Bacterial and fungal biofilms might be to blame.

Biofilms are formations that occur when a group of microorganisms such as bacteria, fungi, parasites and viruses attach themselves to a surface and create a colony. A biofilm is formed and maintained via cell-to-cell communication. A biofilm first forms when one or a few cells attach to a surface. These first cells produce proteins that act as signals to nearby cells. The signals are detected by neighboring cells and essentially recruit new cells into the colony. As the nearby cells detect the chemical cues they aggregate and begin to form the biofilm. These cells then send out additional signals, recruiting more cells to the colony and growing the biofilm. The proteins also signal the development of polysaccharides that will form the slime layer. This slime layer forms over and around the growing colony.These biofilms form themselves into a type of ‘shield’ that has a glue-like consistency, often referred to as ‘slime’. Biofilms then act as a barrier and help the colony to defend itself against antimicrobial treatments and our immune cells.
Biofilms can be the reason that some wounds may be difficult to heal, and why persistent infections may keep recurring. 


A biofilm colony secretes material that provides a structural matrix, similar to cement. These structures can adhere to surfaces such as the lining of the gastrointestinal tract, (The GI tract is an ideal environment for bacteria, fungi, and associated biofilms because of its huge surface area and constant influx of nutrients. For protection, the GI epithelium is lined with viscoelastic mucus, but it can be damaged in patients with excessive inflammation, irritable bowl disease, and other conditions. This creates an opportunity for bacteria to attach to the surface and begin their biofilm construction. The epithelium to which it is attached is altered and often damaged) urinary tract, respiratory system, heart, mouth (including the teeth), sex organs, eyes, the middle ear and skin.
Biofilms can also form on medical materials such as catheters, joint replacements, heart valves and they commonly occur in hospital environments.

Up to 80% of infections in the body affecting the body systems mentioned above are associated with biofilm formation. Once formed, these biofilms can make it challenging for antimicrobial treatments to penetrate the biofilm. A microbial biofilm is continuously changing, stimulating inflammation, and acting as an obstacle for the action of the immune system. These types of persistent infections may be correlated to a range of health complaints including middle ear infections, urinary tract infections, gastro-intestinal infections, fungal overgrowth (candida) and more. Antibiotics cause massive damage to your gut and mitochondria. They should be your last resort for dealing with an infection. But sometimes antibiotics really are the best course of action, and at those times, serrapeptase benefits you by making antibiotics more effective. It weakens the biofilms around antibiotic-resistant bacteria, making them more susceptible to antibiotics.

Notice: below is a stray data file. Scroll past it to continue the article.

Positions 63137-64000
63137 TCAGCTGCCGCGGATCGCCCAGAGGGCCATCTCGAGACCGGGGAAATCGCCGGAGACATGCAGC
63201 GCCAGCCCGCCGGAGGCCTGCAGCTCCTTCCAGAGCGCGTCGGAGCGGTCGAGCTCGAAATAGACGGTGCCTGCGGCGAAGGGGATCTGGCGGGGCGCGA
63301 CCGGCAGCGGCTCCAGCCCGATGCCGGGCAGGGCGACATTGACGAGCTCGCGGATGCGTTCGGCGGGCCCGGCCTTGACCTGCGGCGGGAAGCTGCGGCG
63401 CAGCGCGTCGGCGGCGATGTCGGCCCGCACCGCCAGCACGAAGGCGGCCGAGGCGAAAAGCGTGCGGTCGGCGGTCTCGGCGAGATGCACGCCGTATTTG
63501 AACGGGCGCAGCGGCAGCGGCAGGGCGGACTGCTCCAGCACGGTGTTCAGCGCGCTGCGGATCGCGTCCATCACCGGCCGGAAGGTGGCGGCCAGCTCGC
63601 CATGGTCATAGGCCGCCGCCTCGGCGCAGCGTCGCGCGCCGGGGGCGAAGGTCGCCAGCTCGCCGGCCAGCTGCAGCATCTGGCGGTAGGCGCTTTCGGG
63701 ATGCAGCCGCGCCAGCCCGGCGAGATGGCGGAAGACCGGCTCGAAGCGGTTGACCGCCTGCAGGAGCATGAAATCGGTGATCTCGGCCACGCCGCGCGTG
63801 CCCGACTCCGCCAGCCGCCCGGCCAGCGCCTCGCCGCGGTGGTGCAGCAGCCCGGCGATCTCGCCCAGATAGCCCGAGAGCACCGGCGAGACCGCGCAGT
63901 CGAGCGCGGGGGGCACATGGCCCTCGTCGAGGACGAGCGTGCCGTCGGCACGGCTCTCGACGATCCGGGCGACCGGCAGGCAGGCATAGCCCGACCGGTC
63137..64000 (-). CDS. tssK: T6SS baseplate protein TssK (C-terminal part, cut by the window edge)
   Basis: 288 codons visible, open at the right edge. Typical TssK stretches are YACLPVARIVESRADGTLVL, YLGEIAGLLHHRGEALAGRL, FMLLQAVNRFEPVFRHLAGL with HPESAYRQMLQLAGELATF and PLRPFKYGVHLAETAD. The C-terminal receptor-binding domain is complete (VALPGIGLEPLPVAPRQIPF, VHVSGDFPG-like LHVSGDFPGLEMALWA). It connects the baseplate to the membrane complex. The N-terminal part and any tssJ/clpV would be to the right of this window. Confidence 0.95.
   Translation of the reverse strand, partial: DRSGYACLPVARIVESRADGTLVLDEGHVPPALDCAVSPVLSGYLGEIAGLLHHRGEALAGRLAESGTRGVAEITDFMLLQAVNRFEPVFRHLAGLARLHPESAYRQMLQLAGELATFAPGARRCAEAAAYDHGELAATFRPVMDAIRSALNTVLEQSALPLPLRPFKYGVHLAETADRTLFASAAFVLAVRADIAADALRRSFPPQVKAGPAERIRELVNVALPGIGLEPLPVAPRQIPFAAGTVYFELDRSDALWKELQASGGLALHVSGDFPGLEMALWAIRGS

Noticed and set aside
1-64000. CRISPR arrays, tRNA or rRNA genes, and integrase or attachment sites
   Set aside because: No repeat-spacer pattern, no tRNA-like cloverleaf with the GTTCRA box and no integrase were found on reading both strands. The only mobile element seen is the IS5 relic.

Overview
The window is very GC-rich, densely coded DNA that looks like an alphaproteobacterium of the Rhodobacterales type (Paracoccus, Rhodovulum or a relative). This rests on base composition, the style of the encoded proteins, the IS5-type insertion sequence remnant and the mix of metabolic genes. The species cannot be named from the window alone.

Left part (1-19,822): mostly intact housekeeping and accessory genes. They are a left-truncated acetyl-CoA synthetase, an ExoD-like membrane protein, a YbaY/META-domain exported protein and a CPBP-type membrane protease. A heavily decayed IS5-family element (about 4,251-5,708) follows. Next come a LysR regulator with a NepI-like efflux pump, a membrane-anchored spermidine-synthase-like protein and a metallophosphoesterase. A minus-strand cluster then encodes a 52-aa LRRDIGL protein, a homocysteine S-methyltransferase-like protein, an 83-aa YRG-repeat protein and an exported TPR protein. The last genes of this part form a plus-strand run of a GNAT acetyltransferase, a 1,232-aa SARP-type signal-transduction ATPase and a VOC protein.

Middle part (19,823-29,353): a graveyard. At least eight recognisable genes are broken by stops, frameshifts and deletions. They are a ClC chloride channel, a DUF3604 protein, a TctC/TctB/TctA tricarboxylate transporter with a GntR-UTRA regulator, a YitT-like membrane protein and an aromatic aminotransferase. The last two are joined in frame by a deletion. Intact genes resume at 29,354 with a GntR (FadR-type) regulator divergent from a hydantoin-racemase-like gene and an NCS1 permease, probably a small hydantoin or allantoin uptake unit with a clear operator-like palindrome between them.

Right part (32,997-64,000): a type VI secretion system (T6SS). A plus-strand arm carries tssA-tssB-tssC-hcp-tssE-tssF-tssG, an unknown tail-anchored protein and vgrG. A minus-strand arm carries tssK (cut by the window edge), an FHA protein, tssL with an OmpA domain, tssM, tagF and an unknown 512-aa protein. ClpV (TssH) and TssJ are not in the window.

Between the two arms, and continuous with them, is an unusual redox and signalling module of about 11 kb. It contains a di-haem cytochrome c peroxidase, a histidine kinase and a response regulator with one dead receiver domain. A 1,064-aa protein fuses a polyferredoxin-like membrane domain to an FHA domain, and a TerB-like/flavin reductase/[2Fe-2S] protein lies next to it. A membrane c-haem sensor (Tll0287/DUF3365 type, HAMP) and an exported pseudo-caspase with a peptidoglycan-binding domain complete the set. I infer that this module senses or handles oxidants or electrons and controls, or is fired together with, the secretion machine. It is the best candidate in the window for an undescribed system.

Bacteria frequently grow in communities called biofilms, which are aggregates of cells and polymers. An example of a biofilm is the dental plaque on your teeth. Biofilms are medically important as they can allow bacteria to persist in host tissues and on catheters, and confer increased resistance to antibiotics and desiccation. Therefore understanding how biofilms form is crucial for controlling microbial infections. An advance in our understanding of biofilms formation is the observation that filamentous phages help them assemble, and contribute to their fundamental properties.

Pseudomonas aeruginosa is an important human pathogen which is a particular problem in patients with cystic fibrosis. The ability of this bacterium to form biofilms in the lung is linked to its ability to cause chronic infections. Pseudomonas aeruginosa biofilms contain large numbers of filamentous Pf bacteriophages. These viruses lyse cells and release DNA, which becomes one component of the biofilm matrix.

Mixing supernatants of P. aeruginosa cultures with hyaluronan, which is present in airways of cystic fibrosis patients, resulted in the formation of a biofilm – in the absence of bacteria. A major component of P. aeruginosa biofilms was found to be Pf bacteriophages. When purifed Pf bacteriophages were mixed with hyaluronan, biofilms formed. Similar biofilms also formed when the filamentous bacteriophage fd of E. coli was mixed with hyaluronan. Mixtures of Pf bacteriophages and various polymers (alginate, DNA, hyaluronan, polyethylene glycol) formed liquid crystals (matter in a state between a liquid and a solid crystal).